WIPO Case No. D2004-0987, (<holidayinnexpressnewnan.com>) where the panel affirmed “there is sufficient precedent for finding that the addition of a geographic term or name to a distinctive mark suggests that the domain name is the domain name of Complainant in that particular location”. In this sense Six Continents hotels, Inc. v. Midas Search Limited,
WIPO Case No. D2004-0986, (<watsonvilleholidayinn.com>), where the panel said: “Several Panels have underlined that the use of a Complainant’s trademark in connection with a geographic term does not prevent confusing similarities.” See also Advance Magazine Publishers Inc. v. Chinavogue.com,
WIPO Case No. D2005-0615 (finding the domain name <chinavogue.com> confusingly similar to Complainant’s VOGUE trademark).
This Panel agrees with Complainant’s thesis and the above quoted previous decisions, it therefore finds that the disputed Domain Name is confusingly similar to Complainant’s mark.
B. Rights or Legitimate Interests
Complainant must show that Respondent has no rights or legitimate interests in respect of the disputed Domain Name. Complainant may do so by establishing a prima facie case that Respondent lacks rights or legitimate interests. See WIPO Overview of WIPO Panel Views on Selected UDRP Questions Section 2.1. The respondent in a UDRP proceeding does not assume the burden of proof, but may establish a right or legitimate interest in a disputed domain name by demonstrating in accordance with paragraph 4(c) of the Policy:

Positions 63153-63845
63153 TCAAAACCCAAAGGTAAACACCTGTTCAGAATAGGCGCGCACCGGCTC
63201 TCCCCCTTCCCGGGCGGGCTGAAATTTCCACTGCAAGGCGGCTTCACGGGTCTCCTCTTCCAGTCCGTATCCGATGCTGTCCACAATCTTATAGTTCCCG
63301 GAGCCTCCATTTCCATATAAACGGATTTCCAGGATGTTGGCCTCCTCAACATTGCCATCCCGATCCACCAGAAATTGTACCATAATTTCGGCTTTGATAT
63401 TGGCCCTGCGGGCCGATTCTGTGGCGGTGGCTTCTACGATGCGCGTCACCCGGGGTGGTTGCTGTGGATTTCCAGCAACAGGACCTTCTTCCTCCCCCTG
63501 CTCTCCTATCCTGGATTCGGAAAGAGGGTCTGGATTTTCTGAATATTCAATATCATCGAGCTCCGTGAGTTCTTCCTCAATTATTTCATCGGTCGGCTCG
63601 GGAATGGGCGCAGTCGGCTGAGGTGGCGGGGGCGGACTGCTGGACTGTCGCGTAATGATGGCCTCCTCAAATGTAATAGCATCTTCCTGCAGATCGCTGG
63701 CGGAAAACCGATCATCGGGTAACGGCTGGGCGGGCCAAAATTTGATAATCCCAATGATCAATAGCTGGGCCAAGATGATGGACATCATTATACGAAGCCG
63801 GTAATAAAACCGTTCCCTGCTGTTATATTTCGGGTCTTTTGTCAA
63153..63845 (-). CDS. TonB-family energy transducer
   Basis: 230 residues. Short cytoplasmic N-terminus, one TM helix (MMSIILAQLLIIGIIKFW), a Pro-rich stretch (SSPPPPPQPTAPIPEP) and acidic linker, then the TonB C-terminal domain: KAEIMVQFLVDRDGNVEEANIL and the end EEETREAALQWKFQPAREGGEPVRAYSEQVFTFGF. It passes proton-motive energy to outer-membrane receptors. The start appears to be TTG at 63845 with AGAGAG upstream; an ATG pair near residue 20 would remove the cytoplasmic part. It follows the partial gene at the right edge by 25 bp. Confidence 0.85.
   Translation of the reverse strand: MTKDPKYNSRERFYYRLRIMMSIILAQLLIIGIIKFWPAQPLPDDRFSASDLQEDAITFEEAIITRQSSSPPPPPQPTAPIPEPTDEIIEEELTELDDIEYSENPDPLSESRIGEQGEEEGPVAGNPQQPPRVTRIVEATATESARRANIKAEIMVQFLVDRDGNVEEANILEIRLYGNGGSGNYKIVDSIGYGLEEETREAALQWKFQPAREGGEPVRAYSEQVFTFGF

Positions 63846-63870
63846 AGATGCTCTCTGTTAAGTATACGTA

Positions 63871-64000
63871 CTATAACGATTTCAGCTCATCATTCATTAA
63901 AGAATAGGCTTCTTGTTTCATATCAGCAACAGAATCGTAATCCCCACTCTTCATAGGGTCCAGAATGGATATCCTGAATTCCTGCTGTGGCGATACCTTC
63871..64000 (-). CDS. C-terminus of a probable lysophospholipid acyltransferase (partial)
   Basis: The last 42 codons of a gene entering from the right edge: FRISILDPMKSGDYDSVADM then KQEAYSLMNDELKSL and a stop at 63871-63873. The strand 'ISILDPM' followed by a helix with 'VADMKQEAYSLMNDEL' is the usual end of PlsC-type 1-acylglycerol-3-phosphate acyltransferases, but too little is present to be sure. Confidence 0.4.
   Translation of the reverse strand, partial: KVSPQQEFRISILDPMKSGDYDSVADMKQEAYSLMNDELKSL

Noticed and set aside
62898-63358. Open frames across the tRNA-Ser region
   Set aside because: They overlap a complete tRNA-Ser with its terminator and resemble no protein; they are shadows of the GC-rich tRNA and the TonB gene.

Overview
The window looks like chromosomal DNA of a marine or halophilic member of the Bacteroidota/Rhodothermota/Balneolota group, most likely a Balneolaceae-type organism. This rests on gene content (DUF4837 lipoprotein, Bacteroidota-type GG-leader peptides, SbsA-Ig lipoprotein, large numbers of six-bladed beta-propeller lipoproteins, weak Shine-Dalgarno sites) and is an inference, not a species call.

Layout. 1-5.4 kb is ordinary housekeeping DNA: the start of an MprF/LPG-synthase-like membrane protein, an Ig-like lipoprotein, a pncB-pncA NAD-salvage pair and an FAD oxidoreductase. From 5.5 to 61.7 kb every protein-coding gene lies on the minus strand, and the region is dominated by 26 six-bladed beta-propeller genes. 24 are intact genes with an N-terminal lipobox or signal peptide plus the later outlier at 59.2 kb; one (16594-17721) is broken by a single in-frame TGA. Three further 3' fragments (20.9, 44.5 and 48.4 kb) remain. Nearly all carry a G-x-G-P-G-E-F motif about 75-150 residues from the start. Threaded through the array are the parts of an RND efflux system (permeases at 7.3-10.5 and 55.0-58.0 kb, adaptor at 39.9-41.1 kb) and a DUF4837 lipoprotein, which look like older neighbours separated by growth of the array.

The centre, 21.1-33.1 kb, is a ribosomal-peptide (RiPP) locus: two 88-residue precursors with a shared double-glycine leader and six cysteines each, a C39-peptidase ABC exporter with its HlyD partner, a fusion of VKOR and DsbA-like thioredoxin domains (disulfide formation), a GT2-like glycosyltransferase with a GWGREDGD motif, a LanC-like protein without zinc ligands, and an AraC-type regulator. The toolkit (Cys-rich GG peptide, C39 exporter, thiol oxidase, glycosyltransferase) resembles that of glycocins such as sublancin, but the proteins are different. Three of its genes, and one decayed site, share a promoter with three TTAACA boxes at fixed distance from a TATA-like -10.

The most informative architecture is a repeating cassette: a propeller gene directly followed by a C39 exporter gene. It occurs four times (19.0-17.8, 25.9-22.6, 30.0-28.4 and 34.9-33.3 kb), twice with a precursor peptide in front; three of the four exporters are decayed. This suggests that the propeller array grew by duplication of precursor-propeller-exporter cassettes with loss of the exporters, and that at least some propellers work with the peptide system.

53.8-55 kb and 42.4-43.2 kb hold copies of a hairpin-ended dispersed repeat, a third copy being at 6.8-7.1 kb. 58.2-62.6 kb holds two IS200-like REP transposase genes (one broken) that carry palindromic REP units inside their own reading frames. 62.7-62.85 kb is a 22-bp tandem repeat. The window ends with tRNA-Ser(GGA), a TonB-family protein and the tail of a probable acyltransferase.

(i) that before any notice to the respondent of the dispute, he or she used or made demonstrable preparations to use the domain name or a name corresponding to the domain name in connection with a bona fide offering of goods or services; or
(ii) that the respondent is commonly known by the domain name, even if he or she has not acquired any trademark rights; or
(iii) that the respondent intends to make a legitimate, non commercial or fair use of the domain name without intent for commercial gain to misleadingly divert consumers or to tarnish the trademark.